Preparation Primed DeLeonís Productivity
Randy York’s N-Sider
Editor’s Note: Nebraska baseball fans have a rare opportunity to help the Husker softball team break a record Saturday for the World’s Largest Softball Tailgate. Big Red baseball fans can get a free lunch beginning at 10 a.m. and free entry into the Nebraska-Ohio State softball game at Bowlin Stadium. The softball game begins at 1 p.m.. 65 minutes before the Husker baseball team plays Northwestern at Hawks Field, an adjacent venue. Check out the Tailgate opportunity here.
He’s Nebraska’s Friday Night Lights guy, the man on the mound who leads the Big Ten Conference with 66 innings pitched. He’s also the first pitcher at Nebraska to throw consecutive complete games in five years and has gone at least six innings 20 times this season, at least seven innings 13 times and eight or more innings nine times. He’s even pitched at least eight innings in four of his last five starts for a team that has won 10 of its last 11 games.
Christian DeLeon, No. 33 on your scorecard and No. 1 on the mound right now for the Huskers, is a 6-foot-3, 200-pound, right-handed pitcher from Richmond, Texas, via Foster High School, Blinn Community College and North Central Texas. How can all that productivity come from a player who kept moving until he landed in Lincoln and ended up playing for a head coach like Darin Erstad and a pitching coach like Ted Silva – two of the most conscientious and consistent coaches in college baseball?
That might not have been the best question to ask Silva, a staunch believer that productivity is never an accident. It is, in fact, what leaders will tell you every day – always the result of a commitment to excellence, intelligent planning and focused effort. DeLeon “put the work in over the summer,” Silva told me Thursday, the day before his Friday night starter goes for his third consecutive complete game against Northwestern at Hawks Field.
Getting Body in Shape, Enjoying Transformation
“Everybody thinks Christian’s doing all the work now,” Silva said. “Well, it started over the summer and kept going last fall. He was getting his body in shape. You can’t just show up in the spring and want to be good. His preparation has taken place a lot longer than people know. It’s not just this summer; it’s the summer before. The guy has been working hard ever since. He’s transformed his body into what it is now. He withstands the workload. If anything, he’s learned what it takes each and every day.”
The first Cornhusker pitcher to throw back-to-back complete games since Erik Bird achieved the feat in 2009 against New Mexico and Baylor, DeLeon’s efforts came in a 3-2 victory over Ohio State in the Big Ten home opener on April 4, and continued with a 5-2 win at Minnesota last Friday. “He’s mixing his pitches, and it’s not that easy to go out there and do it,” Silva said of DeLeon. “He’s just executing the simple things. I think he finally understands what it takes to prepare each week to go 100-plus pitches and get deep into each and every game.”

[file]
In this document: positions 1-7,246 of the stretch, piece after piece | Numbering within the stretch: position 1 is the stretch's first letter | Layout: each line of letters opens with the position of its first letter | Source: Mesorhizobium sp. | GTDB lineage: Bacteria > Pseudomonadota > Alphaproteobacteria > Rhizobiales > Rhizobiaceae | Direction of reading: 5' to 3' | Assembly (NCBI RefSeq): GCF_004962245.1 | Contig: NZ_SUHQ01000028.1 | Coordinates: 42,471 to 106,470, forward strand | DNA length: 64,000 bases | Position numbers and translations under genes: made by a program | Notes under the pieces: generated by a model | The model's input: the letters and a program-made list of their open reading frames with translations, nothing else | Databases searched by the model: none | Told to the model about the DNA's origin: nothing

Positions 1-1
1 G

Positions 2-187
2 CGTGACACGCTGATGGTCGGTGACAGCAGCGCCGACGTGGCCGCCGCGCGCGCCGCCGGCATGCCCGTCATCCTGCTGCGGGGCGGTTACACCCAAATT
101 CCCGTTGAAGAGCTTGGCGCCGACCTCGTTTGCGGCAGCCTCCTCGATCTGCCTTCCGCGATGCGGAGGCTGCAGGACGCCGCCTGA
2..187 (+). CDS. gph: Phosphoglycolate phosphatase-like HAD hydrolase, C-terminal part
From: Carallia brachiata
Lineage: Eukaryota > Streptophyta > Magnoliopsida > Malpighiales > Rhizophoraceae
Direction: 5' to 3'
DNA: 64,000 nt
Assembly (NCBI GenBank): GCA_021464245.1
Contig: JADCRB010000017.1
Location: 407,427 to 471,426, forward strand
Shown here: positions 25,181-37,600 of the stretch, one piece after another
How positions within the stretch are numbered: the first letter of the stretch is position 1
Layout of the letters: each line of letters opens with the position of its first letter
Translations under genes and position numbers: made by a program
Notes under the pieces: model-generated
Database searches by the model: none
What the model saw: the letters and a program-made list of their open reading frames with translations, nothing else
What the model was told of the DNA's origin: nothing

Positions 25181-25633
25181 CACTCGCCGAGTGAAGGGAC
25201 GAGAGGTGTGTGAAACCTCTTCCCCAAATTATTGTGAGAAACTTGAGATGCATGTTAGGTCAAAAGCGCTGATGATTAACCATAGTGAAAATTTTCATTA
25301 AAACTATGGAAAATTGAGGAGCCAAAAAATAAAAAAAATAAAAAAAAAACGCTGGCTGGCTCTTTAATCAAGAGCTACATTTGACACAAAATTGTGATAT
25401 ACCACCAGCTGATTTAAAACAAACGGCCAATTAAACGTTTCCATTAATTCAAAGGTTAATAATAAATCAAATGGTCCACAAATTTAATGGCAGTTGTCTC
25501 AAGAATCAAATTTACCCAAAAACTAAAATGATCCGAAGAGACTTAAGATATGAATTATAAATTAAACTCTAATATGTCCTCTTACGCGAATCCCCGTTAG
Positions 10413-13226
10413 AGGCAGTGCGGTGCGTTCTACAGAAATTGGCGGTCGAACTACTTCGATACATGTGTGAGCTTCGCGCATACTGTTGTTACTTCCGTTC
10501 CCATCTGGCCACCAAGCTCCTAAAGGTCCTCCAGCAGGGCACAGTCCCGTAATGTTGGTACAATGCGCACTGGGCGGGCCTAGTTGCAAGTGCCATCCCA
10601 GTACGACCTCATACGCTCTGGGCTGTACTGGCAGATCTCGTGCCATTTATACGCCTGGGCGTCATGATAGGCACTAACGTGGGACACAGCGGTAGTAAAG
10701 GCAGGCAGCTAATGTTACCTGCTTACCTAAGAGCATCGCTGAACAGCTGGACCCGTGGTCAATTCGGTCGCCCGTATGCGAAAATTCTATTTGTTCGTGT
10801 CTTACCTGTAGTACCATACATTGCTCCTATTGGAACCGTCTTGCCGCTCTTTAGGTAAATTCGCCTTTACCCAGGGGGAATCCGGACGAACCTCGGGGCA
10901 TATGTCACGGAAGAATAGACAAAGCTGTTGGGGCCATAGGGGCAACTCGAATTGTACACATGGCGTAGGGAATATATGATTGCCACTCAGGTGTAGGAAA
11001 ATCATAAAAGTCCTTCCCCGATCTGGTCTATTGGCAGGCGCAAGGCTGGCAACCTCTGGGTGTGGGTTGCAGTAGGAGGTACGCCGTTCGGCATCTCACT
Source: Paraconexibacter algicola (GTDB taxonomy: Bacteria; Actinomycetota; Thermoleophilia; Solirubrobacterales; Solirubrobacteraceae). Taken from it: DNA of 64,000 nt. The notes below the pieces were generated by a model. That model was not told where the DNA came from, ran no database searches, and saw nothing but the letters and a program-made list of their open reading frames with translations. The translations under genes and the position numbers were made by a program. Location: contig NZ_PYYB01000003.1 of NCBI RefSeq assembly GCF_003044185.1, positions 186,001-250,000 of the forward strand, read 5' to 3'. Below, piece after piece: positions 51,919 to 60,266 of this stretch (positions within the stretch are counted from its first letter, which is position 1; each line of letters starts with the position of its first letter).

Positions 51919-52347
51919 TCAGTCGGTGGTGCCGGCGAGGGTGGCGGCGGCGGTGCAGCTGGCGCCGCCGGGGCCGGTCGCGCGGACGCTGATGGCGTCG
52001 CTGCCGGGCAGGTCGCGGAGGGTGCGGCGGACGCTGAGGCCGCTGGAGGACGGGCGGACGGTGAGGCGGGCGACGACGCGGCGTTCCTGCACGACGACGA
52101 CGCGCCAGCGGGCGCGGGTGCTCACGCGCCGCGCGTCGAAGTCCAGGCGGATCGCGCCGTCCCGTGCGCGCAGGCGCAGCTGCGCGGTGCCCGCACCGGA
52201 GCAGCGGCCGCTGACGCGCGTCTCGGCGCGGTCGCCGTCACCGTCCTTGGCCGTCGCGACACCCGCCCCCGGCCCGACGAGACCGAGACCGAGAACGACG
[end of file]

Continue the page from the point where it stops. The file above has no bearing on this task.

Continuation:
Strikes, Breaking Balls Keep Hitters Off Balance
In simplest terms, DeLeon’s main strength is his overall strike-throwing, along with mixing his changeup in any count “and now mixing up a breaking ball,” Silva told me. “All of that is helping him keep hitters off balance. When you have a guy who can command the fastball outside the plate-and-up and also mix an off-speed pitch, it’s always going to make it a lot easier to get the outs.”
Silva wants no part of a conversation that mentions DeLeon carrying a heavy load. “Is it heavy or is that what’s expected?” he asked. “It’s heavy because people talk about it being heavy all the time. Don’t we all expect starting pitchers to do that? It’s a little much for me to say it’s heavy. He’s just doing his job.”
And he’s doing it very well to lead Nebraska’s recent surge to contend for a Big Ten Championship. DeLeon “has come in and has been that kid that’s bought into the little things that it takes to be good,” Silva said. “He’s developed a changeup and he’s developed confidence with all of his pitches, knowing that he’s got that pitch in his back pocket whenever he needs it. I think that’s been one of the biggest separators for him, knowing that he has the ability to throw a changeup in any count.”
Adding Something He Never Had Changed Game
In life and in sports, true productivity is being able to do things that you were never able to do before, and with that killer changeup, productivity becomes a relative matter, if not insignificant for Christian DeLeon. That changeup, purely and simple, is the result of preparation and gives Deleon a crucial weapon in his arsenal every time he takes the mound. It will be interesting to see how far he can extend the momentum he’s created.
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